I think this is an issue that we should pro-actively consider. I started to think about it more after reading ‘Loving the Little Years’ by Rachel Jankovic (http://www.lovingthelittleyears.com/the-book/). One simple thing that stuck with me was how people would often say to her, ‘You’ve got your hands full, haven’t you?’ or words to that effect, and how she used to feel this was negative so chose to flip it on its head by saying, ‘Yes, with lots of good things!’ I think I must receive similar comments almost daily as I walk around or catch the bus with a toddler in each hand and a baby across my chest, and I’ve prepared some similar phrases to use (yes, I admit, there are days when it’s pouring with rain, the boys are tired and hungry and things have not gone to plan, when it is tempting to roll my eyes and murmur agreement; it actually helps to have a few rehearsed replies!) It’s astonishing how being positive really turns people around and changes the whole dynamic of the conversation. Also, it seems to be presumed that my children won’t hear and won’t notice the implication that having lots of young children is somehow irresponsible or burdensome!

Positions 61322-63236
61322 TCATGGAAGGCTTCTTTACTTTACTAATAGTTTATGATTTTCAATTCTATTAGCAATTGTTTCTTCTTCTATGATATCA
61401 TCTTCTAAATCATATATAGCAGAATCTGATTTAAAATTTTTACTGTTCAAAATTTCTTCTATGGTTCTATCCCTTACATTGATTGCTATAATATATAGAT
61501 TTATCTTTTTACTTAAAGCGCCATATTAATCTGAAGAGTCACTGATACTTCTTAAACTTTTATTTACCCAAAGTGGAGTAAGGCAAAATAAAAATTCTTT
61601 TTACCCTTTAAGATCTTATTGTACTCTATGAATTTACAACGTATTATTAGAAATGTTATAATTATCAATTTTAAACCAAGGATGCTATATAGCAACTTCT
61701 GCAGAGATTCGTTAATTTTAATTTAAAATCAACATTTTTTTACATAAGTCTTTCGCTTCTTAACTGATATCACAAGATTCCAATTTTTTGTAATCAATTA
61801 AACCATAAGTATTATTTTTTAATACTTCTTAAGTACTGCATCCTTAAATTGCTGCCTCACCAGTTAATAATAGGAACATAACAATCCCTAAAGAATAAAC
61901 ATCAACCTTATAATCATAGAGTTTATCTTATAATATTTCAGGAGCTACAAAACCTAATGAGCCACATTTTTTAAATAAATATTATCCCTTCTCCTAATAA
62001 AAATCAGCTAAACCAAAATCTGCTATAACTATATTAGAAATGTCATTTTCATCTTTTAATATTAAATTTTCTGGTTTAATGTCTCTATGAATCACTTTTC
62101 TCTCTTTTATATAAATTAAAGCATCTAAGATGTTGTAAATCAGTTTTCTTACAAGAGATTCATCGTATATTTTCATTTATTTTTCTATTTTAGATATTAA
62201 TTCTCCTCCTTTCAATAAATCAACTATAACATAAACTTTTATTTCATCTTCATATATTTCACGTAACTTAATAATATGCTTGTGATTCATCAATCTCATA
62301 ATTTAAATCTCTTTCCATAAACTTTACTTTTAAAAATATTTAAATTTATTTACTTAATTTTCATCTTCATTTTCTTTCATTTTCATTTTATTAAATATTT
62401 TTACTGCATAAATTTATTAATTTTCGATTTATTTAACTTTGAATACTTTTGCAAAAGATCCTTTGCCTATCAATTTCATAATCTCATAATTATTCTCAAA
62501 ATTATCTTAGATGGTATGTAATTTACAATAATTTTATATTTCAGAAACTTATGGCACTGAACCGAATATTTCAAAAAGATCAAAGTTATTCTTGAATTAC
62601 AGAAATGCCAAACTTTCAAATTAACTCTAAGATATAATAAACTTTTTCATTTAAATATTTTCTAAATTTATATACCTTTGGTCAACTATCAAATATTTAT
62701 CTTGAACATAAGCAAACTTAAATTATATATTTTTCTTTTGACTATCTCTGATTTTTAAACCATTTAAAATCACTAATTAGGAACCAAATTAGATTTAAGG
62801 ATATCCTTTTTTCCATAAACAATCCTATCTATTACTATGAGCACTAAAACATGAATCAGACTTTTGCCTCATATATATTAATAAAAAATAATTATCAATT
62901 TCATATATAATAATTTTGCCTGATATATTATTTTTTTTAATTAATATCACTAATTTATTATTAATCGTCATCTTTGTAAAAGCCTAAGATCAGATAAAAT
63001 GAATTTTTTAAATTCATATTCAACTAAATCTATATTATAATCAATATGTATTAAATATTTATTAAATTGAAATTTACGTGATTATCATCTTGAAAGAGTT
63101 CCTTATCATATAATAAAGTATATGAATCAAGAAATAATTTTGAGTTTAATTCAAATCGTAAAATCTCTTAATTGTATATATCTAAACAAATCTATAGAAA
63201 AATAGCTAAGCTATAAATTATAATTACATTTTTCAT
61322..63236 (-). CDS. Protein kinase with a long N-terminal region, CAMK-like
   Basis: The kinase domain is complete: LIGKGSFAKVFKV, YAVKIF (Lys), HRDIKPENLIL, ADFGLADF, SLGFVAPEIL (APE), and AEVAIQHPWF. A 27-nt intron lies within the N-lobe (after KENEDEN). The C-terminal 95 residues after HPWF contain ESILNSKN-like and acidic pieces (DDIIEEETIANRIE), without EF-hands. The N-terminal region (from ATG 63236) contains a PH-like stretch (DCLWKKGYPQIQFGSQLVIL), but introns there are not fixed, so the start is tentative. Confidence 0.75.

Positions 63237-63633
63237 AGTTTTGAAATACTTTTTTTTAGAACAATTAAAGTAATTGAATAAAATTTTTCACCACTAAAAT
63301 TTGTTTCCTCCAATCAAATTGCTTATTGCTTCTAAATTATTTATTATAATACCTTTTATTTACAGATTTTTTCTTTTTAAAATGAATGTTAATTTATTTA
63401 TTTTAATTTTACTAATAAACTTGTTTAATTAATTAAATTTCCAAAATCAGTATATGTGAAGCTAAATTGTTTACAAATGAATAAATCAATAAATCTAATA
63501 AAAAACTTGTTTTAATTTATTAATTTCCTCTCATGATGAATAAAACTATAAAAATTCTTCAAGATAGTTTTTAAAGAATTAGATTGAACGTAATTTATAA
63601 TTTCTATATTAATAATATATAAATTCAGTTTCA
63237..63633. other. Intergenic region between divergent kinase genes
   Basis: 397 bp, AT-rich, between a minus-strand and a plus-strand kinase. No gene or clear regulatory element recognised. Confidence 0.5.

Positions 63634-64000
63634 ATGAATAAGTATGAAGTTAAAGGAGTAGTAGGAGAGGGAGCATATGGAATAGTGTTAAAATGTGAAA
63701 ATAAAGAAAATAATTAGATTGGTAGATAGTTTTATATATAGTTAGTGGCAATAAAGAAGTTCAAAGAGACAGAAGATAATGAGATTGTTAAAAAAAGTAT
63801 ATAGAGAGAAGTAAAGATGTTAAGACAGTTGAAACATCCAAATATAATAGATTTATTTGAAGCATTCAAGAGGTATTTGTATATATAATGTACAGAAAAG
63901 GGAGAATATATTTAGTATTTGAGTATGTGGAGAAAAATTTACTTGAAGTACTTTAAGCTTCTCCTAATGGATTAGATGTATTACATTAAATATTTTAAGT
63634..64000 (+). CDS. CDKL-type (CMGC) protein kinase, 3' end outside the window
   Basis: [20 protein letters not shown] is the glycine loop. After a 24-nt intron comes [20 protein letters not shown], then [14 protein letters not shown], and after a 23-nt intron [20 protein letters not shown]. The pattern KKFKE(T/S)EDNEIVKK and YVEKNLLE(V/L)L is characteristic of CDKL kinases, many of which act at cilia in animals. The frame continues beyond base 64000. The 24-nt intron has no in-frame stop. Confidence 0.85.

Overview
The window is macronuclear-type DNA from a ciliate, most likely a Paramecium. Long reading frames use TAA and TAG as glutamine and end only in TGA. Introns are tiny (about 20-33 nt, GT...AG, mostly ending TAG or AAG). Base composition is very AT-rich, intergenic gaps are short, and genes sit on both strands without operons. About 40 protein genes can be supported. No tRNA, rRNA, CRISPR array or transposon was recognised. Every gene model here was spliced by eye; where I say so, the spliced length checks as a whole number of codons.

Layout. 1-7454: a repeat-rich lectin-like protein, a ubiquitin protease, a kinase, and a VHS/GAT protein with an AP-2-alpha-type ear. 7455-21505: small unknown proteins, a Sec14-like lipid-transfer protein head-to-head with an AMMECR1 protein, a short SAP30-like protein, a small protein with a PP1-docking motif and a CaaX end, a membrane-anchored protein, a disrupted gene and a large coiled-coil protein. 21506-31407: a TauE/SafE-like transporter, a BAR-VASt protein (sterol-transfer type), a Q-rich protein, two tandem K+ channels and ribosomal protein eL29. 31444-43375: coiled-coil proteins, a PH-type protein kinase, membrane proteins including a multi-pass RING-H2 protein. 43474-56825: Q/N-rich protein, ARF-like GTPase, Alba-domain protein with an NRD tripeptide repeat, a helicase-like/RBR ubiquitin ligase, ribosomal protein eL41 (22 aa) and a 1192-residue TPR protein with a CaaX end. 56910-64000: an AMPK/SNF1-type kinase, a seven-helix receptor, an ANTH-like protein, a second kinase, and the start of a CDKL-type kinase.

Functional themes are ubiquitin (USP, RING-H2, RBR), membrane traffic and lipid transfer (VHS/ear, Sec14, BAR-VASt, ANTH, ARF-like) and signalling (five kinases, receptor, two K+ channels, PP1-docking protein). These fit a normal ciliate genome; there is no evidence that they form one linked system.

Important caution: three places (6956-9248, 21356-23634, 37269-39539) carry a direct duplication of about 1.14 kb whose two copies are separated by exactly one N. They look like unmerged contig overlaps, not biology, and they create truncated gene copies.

Most parents spend a fair bit of time trying to teach children to say, ‘Please’ and ‘Thank-you’. But how often do we praise others in earshot of our children? For example, do I make it clear that I am grateful when my husband has done something very helpful around the house? (He is extremely helpful and practical, but can I take this for granted? Can I forget to thank him? Do my children know that what he had done is not an obligation but a kind act? Do they hear me thanking him? When I notice something that he has done, do I draw it to the attention of the children, saying, ‘Hasn’t daddy made a delicious dinner?’ or ‘I’m so glad daddy brought the milk home last night.’) When somebody has been to visit, do we talk about things positively after they have departed? For example, ‘I love the way grandpa tells stories’, or, ‘I love the way Susan has such a confidence in God despite her circumstances’ (rather than, perhaps, dwelling on those circumstances and the questionable choices which may have contributed to them)? What do we discuss as a family on the walk home from church?
This is another post which underlines the fact that home education involves more than simply ‘school’ subjects, but our whole lives. Many people choose to home school because of issues relating to worldview and values, but do we soberly consider our own hearts and pray that we influence our children in a way that brings God glory? It is my prayer that as you read this, you know the transforming power of God in your life, and particularly in the area of your speech. I pray that as you reflect a ‘gratitude attitude’, your children grow with a propensity to praise and to ‘give thanks in all circumstances’ (1 Thessalonians 5:18).